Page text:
This will be a two-arm, pragmatic, cluster randomised controlled trial to test the cost-effectiveness of a community-based psychosocial intervention for elderly depressed individuals delivered mostly by Nurse Assistants (task-shifting) employed by existing primary care service in São Paulo, Brazil. The trial will involve 1,236 participants registered with 20 Family Health Units (clusters). Those in the intervention arm will receive the psychosocial intervention divided into acute (3 months) and maintenance (5 months) phases. The Nurse Assistant will have a major role liaising closely with the community and the primary care team to ensure the best care possible (collaborative care). The acute phase starts with three sessions for all participants including psycho-education and advice on simple things to improve mood. Those not responding will receive additional sessions (stepped-care) with modules based on Problem Solving and Behaviour Activation models. These individuals will also be regularly reviewed during weekly team meetings. During the maintenance phase all participants will receive monthly sessions with general support, reinforcement of skills acquired previously and a relapse prevention component. Nurse Assistants will be supported with tablet computers to deliver the intervention, keep medical notes, communicate with others including supervisors, and to receive further training and continuous support. The control group will receive 'enhanced' usual care in so far as improved case identification and a safety net for the most severe cases. The clinical team in both arms will receive updated training in the management of depression at the start of the trial. We will compare recovery rates (PHQ-9 total score <5) across arms at 4 and 9 months after entering the trial using an intention-to-treat analysis. We will also compare functioning and quality of life. Direct and indirect costs in both arms will be measured to undertake a cost-effectiveness analysis.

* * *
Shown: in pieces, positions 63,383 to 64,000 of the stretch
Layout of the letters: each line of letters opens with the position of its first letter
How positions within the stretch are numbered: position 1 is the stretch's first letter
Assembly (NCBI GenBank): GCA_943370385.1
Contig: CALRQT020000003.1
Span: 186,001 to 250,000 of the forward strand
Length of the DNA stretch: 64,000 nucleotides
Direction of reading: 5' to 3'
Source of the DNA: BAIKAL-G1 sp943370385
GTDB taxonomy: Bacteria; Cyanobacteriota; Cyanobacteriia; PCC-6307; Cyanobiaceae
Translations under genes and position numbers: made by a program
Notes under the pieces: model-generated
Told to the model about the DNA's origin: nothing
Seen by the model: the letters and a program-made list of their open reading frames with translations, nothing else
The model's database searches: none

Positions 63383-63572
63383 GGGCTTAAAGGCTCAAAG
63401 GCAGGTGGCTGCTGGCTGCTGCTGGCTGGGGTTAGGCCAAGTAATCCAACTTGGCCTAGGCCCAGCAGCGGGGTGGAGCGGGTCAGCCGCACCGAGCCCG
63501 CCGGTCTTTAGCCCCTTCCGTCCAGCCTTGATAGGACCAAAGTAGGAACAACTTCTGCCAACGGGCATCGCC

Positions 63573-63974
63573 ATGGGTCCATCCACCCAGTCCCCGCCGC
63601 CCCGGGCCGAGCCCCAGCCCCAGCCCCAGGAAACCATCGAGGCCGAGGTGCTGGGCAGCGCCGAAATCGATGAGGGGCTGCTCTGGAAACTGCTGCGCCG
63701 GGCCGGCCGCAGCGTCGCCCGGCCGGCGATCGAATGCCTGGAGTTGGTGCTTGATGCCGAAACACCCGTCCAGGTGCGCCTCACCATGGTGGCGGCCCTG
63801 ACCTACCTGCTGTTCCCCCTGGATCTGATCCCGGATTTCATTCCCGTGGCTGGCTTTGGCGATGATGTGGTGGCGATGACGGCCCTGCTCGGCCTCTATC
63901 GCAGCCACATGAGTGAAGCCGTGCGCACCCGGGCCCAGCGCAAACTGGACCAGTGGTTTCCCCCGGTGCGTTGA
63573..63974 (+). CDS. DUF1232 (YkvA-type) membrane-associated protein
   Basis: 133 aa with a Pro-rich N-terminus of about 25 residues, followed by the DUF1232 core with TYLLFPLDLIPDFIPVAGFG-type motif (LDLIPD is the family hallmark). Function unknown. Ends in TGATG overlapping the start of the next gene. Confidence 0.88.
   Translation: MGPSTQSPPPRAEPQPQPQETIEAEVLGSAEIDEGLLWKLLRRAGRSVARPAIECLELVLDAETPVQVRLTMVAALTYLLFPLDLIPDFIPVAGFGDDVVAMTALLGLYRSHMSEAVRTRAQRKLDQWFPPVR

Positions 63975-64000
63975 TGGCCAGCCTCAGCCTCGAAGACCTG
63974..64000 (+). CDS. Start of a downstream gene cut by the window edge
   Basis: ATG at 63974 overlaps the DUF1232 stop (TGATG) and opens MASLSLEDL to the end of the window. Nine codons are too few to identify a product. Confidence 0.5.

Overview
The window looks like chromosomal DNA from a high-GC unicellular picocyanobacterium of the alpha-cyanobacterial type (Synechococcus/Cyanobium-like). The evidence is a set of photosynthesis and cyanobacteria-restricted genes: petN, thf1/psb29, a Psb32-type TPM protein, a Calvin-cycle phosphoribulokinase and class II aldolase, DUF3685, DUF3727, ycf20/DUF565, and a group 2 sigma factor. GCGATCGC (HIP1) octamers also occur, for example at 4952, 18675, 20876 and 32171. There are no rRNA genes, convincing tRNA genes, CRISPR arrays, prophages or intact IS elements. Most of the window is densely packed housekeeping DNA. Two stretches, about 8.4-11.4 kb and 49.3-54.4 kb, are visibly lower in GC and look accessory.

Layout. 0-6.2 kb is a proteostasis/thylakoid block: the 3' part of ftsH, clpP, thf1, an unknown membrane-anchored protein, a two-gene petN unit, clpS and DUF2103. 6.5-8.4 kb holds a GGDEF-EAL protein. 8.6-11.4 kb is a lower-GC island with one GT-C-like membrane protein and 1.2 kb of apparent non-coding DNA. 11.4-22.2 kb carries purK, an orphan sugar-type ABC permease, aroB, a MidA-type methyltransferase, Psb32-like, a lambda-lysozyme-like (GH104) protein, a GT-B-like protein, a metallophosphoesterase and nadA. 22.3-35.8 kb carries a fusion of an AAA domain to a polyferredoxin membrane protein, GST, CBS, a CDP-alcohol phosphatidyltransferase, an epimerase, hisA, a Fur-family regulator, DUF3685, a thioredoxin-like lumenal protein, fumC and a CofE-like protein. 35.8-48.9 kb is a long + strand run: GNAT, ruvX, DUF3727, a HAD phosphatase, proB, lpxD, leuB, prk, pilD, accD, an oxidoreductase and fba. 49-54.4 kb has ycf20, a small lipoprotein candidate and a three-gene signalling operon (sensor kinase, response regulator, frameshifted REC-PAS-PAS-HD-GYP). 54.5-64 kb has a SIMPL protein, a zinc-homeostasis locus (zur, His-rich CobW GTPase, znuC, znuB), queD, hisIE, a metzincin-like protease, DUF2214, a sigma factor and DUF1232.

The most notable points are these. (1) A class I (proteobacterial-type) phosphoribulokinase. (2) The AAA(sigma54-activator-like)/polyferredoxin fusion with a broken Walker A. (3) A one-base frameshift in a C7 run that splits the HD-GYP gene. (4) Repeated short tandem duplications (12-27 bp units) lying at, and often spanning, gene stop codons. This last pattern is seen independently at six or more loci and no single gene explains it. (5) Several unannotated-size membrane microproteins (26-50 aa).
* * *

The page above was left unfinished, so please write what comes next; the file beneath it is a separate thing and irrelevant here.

Planned Impact

1) Society: The rapid growth of elderly population around the world is posing a huge challenge for societies in terms of how best to cater for needs of these populations. Among these needs, health problems are a major challenge in terms of magnitude and costs. This project will attempt to tease out some possible cost-effective solutions for managing depression among the elderly more effectively. We expect findings will be applicable to Brazil but also other countries throughout the world.